REUTERS/Denis Balibouse

There will be no change to stoppage time in domestic and European football. There had been queries around leagues and UEFA adopting FIFA’s directive at the World Cup to clamp down on time-wasting stoppages, which mean the ball is out of play for longer.

We have seen as many as 14 minutes added on at the end of a half at the World Cup. It’s calmed down since the first round of group games, but FIFA is keen to have the ball in action as much as possible for the 90 minutes.

UEFA won’t be adopting this going forward, and it will be as you were when club football comes back in December,

As reported by The Herald, UEFA President Aleksander Ceferin said: “FIFA did announce that they will calculate the lost time more strictly, but I have to admit that we are all surprised by such a long stoppage time in the opening matches.

“Medical interventions, frequent delays, increased number of substitutions and VAR affect the effective playing time, but I think the right measure should be found.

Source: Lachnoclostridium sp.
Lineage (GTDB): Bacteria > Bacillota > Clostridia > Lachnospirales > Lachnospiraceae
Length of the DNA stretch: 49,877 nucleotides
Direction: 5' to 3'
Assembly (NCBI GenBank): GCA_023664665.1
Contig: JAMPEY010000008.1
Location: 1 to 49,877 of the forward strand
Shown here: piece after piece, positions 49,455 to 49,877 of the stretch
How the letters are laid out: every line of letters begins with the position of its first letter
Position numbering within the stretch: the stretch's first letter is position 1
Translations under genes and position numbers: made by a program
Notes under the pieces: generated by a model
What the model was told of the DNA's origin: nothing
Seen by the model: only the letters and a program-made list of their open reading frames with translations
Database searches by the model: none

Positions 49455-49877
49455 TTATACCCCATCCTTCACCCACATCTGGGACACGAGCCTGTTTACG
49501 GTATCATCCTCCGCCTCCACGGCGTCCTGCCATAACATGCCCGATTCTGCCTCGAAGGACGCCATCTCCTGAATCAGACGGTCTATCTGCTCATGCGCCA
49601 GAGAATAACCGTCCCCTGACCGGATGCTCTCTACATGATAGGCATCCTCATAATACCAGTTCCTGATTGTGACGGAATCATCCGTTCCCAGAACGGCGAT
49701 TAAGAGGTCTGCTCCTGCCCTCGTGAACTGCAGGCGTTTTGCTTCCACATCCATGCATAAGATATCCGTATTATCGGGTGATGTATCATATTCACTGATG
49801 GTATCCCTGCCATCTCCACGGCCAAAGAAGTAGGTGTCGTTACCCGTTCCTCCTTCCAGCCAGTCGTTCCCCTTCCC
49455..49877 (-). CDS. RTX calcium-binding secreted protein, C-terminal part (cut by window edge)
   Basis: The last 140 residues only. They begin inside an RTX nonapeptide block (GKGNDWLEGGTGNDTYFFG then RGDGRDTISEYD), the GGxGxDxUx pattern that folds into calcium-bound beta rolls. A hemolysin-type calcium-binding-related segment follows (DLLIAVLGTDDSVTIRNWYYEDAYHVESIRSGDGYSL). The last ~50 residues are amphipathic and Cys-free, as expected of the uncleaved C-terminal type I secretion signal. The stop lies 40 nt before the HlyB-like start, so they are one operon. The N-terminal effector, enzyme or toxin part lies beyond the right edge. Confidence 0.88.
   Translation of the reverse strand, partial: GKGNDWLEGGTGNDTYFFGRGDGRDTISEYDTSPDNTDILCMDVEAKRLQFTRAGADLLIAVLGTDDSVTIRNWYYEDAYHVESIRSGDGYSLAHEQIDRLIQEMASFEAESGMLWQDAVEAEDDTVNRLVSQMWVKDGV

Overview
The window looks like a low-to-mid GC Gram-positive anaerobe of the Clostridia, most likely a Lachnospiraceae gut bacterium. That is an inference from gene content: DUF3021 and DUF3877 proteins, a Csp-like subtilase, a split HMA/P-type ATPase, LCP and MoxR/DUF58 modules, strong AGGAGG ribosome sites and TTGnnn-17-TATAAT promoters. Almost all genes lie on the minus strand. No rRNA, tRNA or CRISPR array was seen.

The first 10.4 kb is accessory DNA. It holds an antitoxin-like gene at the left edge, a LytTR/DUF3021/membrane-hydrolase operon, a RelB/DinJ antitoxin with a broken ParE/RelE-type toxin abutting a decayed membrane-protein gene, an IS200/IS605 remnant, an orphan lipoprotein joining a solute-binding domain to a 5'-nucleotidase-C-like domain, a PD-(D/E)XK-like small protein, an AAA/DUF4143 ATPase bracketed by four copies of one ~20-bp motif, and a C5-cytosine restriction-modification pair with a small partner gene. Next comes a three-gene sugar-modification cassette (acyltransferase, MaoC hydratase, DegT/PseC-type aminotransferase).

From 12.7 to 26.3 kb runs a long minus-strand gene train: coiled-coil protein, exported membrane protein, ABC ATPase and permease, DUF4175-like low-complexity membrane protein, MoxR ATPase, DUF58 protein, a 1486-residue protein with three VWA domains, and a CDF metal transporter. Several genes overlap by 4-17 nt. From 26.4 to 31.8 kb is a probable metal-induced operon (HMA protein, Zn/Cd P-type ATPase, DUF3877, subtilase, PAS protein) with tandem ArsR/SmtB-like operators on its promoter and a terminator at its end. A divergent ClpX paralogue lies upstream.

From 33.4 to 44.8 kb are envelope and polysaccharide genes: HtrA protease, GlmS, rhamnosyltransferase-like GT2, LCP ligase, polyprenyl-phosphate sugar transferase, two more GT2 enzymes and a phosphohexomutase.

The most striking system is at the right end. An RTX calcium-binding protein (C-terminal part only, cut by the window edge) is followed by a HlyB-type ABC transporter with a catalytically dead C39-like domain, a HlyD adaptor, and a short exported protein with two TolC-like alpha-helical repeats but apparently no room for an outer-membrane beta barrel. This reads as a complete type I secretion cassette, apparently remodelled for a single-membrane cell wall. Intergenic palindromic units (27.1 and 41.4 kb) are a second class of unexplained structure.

“In the Champions League, for example, about 60 minutes are played effectively without such compensations. I think that’s a good guideline. UEFA will definitely not follow this principle that FIFA applies in its tournament.”

We’ve watched Celtic over the years score so many last-minute winners. The latest goal we’ve scored under Ange Postecoglou was most likely Anthony Ralston’s 97th-minute winner in Dingwall last season.

The bhoys could theoretically do more with extra game time, but watch the groans go around Celtic Park when we’re winning by the odd goal and ten minutes come up on the board!

The ball can be out for long periods of time at Celtic Park against most of our opposition. We see goalkeepers do their best to hold off kicking off until they need to, throw-ins being taken 30 seconds after the ball has gone out of play and set pieces being drawn out, all in the name of running down the clock. It would stamp that sort of stuff out and force teams to come out and play against Celtic. Right now, we’ll go back to the status quo after the World Cup.

 

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